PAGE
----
Title: Smartphone-based Hybrid Indoor Positioning System with Integration of Wi-Fi Fingerprinting and Magnetic Matching
Author(s): Pei-Yu Huang, Shau-Shiun Jan, David S. De Lorenzo, Ivy Tseng
Published in: Proceedings of the 29th International Technical Meeting of The Satellite Division of the Institute of Navigation (ION GNSS+ 2016)
September 12 - 16, 2016
Oregon Convention Center
Portland, Oregon
Pages: 1814 - 1823
Cite this article: Huang, Pei-Yu, Jan, Shau-Shiun, De Lorenzo, David S., Tseng, Ivy, "Smartphone-based Hybrid Indoor Positioning System with Integration of Wi-Fi Fingerprinting and Magnetic Matching," Proceedings of the 29th International Technical Meeting of The Satellite Division of the Institute of Navigation (ION GNSS+ 2016), Portland, Oregon, September 2016, pp. 1814-1823.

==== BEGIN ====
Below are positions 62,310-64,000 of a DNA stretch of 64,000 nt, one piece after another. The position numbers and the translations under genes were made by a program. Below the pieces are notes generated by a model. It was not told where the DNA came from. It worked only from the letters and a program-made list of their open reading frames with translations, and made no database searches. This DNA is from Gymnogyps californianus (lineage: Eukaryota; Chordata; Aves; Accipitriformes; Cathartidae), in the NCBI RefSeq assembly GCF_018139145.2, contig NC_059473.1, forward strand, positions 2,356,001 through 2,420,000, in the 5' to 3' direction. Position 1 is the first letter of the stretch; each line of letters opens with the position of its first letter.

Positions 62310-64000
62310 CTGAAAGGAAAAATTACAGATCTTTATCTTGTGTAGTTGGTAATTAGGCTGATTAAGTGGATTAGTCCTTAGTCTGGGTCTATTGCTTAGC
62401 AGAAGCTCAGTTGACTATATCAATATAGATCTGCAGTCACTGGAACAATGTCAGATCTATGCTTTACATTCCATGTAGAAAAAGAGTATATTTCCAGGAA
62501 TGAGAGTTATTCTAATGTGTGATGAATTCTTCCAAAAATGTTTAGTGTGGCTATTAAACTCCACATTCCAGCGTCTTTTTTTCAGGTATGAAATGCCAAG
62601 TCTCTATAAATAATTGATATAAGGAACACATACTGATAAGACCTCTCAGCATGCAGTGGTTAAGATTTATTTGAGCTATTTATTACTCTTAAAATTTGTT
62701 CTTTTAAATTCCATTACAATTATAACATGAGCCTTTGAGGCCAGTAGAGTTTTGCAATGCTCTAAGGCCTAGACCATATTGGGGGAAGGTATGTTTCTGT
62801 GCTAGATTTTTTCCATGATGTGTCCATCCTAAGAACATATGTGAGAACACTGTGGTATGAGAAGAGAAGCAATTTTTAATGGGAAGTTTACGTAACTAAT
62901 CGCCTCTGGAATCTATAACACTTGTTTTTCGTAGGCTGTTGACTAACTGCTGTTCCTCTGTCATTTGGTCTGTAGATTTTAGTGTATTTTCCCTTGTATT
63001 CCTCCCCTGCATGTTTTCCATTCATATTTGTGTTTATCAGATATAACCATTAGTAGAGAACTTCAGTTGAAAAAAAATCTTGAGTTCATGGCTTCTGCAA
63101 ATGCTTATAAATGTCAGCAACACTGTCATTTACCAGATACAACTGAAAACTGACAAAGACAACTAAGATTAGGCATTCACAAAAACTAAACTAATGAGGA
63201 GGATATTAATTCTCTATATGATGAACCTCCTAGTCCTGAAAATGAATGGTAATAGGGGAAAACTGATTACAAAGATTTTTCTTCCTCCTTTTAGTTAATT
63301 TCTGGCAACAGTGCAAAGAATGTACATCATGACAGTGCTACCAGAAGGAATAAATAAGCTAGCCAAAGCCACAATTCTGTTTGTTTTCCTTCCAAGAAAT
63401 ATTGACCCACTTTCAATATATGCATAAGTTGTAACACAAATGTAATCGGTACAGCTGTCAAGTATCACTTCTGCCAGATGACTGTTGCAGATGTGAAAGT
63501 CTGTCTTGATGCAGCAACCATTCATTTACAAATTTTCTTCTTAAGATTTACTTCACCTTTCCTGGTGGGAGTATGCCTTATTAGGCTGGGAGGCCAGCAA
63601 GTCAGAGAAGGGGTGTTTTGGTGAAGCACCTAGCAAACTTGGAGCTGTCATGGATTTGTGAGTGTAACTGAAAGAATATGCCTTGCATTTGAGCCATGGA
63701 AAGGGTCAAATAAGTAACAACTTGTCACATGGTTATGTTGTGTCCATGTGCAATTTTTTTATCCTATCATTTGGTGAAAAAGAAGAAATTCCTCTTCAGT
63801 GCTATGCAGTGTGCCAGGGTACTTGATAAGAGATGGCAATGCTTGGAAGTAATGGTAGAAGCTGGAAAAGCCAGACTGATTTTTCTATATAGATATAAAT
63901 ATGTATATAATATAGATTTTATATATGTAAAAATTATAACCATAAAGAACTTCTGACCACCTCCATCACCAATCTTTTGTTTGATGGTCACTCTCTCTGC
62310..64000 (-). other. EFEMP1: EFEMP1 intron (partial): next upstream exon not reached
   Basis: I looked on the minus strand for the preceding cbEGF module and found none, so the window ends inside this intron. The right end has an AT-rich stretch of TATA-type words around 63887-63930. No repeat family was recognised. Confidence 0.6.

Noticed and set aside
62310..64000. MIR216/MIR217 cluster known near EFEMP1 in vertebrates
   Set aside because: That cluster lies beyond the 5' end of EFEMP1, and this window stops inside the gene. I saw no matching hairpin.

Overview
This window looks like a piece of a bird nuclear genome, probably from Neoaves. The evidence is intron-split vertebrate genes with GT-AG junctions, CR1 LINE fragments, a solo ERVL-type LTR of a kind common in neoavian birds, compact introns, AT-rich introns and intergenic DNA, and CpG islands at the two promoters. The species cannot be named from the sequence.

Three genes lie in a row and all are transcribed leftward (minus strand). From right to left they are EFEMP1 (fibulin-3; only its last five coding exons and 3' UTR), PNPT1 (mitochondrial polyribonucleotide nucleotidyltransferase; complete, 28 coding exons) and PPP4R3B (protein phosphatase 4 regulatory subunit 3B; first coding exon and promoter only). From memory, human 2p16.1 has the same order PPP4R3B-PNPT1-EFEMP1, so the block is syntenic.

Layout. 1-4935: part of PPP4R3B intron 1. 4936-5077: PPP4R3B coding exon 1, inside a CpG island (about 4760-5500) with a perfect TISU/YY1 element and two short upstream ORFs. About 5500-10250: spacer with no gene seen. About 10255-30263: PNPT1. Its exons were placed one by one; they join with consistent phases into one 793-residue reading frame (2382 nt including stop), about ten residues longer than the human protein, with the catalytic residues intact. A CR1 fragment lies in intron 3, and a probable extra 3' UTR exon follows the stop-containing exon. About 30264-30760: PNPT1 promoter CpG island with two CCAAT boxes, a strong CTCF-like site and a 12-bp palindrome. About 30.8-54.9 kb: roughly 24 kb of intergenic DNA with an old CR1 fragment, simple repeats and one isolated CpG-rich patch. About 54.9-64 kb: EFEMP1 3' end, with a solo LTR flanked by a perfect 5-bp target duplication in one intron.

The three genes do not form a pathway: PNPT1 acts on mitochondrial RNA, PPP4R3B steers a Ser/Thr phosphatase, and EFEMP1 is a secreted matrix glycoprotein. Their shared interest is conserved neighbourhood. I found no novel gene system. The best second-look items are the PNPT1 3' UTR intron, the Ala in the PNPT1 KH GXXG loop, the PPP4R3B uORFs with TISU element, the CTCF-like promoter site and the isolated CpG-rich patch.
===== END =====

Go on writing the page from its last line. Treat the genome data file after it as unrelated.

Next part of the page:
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Abstract: This paper presents a hybrid indoor positioning system based on the combination of IEEE 802.11 (Wi-Fi) fingerprinting and magnetic matching (MM) which uses the built-in sensors on a smartphone. These sensors have made smartphones become ubiquitous portable devices providing not only communication services in everyday life but also personal positioning uses. The main reason of using Wi-Fi signals as fingerprints is that Wi-Fi access points are commonly distributed in indoor environments and are the basic devices in smartphones. On the other hand, the concrete building frame causes perturbations in indoor magnetic field and thus formed in each building unique distribution. We can then make use of this unique magnetic distribution through a specific algorithm to acquire a more accurate indoor positioning result. In general, MM results might have small errors on some occasions, and it might suffer from significant mismatches. Hence, it is important to utilize other technologies to detect these mismatches. If two positioning techniques could be integrated, then the combined positioning performance could be improved than that of Wi-Fi fingerprinting or MM alone. The concept of the Wi-Fi fingerprinting is to use the received signal strength (RSS) value as a tag of the user position, and it requires two stages to carry out the fingerprinting method including the calibration (i.e., training) stage and the verification (i.e., positioning) stage. In this paper the positioning algorithm for the Wi-Fi fingerprinting algorithm is the k-weighted nearest neighbors (KWNN) algorithm. On the other hand, the concept of MM is similar to that of Wi-Fi fingerprinting, which is divided into two steps: first, the offline training step, a set of reference points with known coordinates and the corresponding magnetic intensities are stored into the. Second, the positioning step is implemented to find the optimal match between the features of the measured magnetic profile and the database. Since MM is a profile-matching method, we utilize the dynamic time warping algorithm to address the real-time step-length estimation. All the work is implemented on an off-the-shelf portable smart device, and the 1st floor of Department of Aeronautics and Astronautics building at National Cheng Kung University as well as a warehouse test field in Tainan City, Taiwan are used as examples to demonstrate this proposed hybrid indoor positioning system. The experimental results including the positioning error statistics of the Wi-Fi fingerprinting, MM, and Wi-Fi fingerprinting/MM integration are evaluated in the paper. As shown in the experimental results, the positioning performance of this proposed hybrid indoor positioning system is improved than that of Wi-Fi fingerprinting or MM alone. Keywords: Wi-Fi fingerprinting, magnetic matching, indoor positioning system, dynamic time warping.